God has revealed Himself in a number of ways: within the sphere of human history, He did it by giving the Law to Moses, and by becoming incarnate at Bethlehem.  Every Jew looks to Abraham and Moses as the human fathers of their faith, and the bearers of God's revelation; Christians, of course, recognize Jesus Christ as God, the Creator, in the flesh.  And both regard the Old and/or New Testaments as God's propositional revelation: the one in which He expressed Himself in words.  But, leaving aside the claims of false faiths and cults like Islam and Mormonism, which also claim "holy writings," God has revealed Himself in several other ways - - - ways that can be perceived and understood by every human being who ever lived, if they are truly seeking.  When God chose to reveal Himself to His human creation, He didn't leave anyone out.



The heavens declare the glory of God, says David in Psalm 91:1-3, and the firmament sheweth his handywork. Day unto day uttereth speech, and night unto night sheweth knowledge. There is no speech nor language, where their voice is not heard.  The people pictured above may never hear the Name of Jesus Christ, or see a page of scripture, but they behold God's handiwork every day of their lives - - -and every night of their lives, from the youngest to the oldest.  But they're not just observing pretty butterflies, or witnessing the glories of a starry night; they're actually receiving knowledge about God. They see the creation, and, unless they've been educated out of their intelligence by "teachers," they sense the Presence of a Creator. But look very carefully at what David said, under the inspiration of God: Day unto day uttereth speech.  Although they're not listening to a missionary or reading a Bible, these people are being spoken to, on an intellectual level that bypasses the merely verbal. And, according to the same sentence, they're hearing that speech.  Not just one South American tribe, or one Pacific Island native group, or the people of the African veldt: everyone. There is no speech nor language, where their voice is not heard - - - the voice of God's creation. Their line is gone out through all the earth, David continues, and their words to the end of the world. "Their line" simply means "their message," and it's a very contemporary term: as in, "Oh, man, don't give me that line!  I've heard it before!"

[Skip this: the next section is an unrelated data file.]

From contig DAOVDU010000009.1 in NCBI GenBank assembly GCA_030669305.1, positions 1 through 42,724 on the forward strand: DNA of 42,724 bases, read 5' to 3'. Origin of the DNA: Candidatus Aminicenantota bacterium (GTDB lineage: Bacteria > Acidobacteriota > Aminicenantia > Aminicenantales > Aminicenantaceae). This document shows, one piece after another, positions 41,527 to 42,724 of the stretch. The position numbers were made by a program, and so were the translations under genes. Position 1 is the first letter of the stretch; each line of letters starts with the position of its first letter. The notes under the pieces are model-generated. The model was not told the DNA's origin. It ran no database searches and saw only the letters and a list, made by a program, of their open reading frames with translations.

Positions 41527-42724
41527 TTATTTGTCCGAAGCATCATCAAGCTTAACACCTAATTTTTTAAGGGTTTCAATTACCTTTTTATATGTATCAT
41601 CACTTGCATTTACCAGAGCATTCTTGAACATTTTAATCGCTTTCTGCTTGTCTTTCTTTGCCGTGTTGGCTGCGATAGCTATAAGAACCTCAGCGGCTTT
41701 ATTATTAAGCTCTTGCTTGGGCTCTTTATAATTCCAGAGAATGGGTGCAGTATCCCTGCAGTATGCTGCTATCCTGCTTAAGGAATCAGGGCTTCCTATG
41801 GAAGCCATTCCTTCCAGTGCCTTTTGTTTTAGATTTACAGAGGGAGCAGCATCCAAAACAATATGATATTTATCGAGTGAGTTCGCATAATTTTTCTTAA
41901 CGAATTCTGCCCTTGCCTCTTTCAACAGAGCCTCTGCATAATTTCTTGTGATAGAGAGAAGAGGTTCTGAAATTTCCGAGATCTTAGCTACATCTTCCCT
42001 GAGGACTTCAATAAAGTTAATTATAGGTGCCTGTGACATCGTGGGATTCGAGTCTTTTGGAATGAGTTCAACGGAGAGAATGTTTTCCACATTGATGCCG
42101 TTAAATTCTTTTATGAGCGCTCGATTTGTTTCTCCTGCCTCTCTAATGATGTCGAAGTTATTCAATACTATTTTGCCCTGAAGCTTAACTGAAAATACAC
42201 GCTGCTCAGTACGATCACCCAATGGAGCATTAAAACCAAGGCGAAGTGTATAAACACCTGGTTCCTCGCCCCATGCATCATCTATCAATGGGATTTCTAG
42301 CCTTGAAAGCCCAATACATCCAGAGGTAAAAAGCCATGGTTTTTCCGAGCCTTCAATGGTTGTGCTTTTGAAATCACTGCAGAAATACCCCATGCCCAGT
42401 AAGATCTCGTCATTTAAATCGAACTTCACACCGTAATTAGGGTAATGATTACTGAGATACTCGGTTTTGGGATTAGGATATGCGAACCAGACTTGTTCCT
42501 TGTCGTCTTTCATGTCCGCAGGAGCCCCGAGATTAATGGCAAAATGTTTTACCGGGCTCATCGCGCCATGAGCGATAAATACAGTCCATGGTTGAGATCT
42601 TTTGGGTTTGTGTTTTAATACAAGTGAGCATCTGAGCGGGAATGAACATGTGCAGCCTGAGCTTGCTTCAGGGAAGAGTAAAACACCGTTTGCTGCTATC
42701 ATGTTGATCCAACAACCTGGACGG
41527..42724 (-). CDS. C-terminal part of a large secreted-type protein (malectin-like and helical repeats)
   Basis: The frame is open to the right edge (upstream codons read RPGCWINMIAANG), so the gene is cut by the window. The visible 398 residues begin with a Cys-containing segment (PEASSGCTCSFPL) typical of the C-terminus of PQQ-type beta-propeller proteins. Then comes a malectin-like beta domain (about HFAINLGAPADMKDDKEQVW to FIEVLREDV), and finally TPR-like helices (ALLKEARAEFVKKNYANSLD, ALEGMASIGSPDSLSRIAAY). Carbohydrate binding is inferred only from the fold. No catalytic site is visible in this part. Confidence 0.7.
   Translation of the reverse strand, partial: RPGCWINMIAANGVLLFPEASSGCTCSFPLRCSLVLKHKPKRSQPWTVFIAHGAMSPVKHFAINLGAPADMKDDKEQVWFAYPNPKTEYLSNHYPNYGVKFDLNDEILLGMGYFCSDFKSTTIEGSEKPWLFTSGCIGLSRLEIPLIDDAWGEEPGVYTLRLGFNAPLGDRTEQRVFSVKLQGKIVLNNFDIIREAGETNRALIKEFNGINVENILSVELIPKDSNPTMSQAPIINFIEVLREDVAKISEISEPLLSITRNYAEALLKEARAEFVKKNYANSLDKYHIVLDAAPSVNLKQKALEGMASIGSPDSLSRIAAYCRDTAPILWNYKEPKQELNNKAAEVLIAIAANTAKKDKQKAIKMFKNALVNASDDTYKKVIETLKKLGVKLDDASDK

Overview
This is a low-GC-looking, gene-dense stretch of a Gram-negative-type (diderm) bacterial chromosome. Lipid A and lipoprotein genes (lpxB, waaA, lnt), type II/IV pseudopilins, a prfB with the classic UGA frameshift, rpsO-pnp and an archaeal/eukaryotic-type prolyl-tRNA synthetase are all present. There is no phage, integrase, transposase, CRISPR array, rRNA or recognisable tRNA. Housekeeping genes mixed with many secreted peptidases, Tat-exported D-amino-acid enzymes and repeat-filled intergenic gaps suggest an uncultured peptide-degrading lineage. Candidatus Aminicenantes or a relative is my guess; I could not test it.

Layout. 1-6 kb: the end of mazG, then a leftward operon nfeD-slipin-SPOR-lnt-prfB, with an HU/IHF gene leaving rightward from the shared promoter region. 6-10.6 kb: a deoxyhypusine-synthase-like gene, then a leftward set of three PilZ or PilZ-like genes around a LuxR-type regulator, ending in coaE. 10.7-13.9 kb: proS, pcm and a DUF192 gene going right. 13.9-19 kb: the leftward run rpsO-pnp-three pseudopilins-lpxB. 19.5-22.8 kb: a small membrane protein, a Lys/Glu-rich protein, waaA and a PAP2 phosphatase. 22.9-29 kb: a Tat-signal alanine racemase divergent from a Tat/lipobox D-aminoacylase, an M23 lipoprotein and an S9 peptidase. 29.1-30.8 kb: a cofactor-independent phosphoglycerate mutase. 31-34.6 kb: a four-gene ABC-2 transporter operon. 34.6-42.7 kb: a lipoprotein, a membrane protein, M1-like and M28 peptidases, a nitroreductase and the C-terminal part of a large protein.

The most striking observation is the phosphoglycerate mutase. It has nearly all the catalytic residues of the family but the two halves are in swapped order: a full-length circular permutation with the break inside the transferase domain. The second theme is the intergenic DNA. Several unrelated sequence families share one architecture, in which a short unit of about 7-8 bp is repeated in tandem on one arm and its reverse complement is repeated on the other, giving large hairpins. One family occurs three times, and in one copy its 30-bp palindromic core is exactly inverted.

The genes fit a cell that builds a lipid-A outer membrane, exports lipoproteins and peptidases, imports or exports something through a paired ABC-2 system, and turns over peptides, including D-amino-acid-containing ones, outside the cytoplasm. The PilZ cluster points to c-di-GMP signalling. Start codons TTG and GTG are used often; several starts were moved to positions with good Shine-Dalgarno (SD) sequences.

Not only do "the heathen" learn of God's existence through His creation, they can learn very specific things about God.  (How much they learn depends on how much they want to learn, just like any university student in the "civilized" world.) In Psalm 19:4,5, David continues, In them hath he set a tabernacle for the sun, Which is as a bridegroom coming out of his chamber, and rejoiceth as a strong man to run a race. People see the sun, and, if they're seeking God, they are reminded of a Bridegroom, of all things: in fact, the Bridegroom, Jesus Christ (Mark 2:19, 20, Luke 5:34, 35, Revelation 19:9, etc.).  And when the sun goes down, and rises again in the morning, they may perceive that the Bridegroom dies and is resurrected, and that He's coming back.  These are but a few of the truths that can be preceived from God's natural revelation.  "What about the heathen who haven't heard?"  The question is meaningless.  They've heard: There is no speech nor language, where their voice is not heard. If this sounds fanciful to you, then you're not looking for an answer to the question; you're looking for an excuse to reject Jesus Christ.  Happily, many of "the heathen" are more open-minded than you are.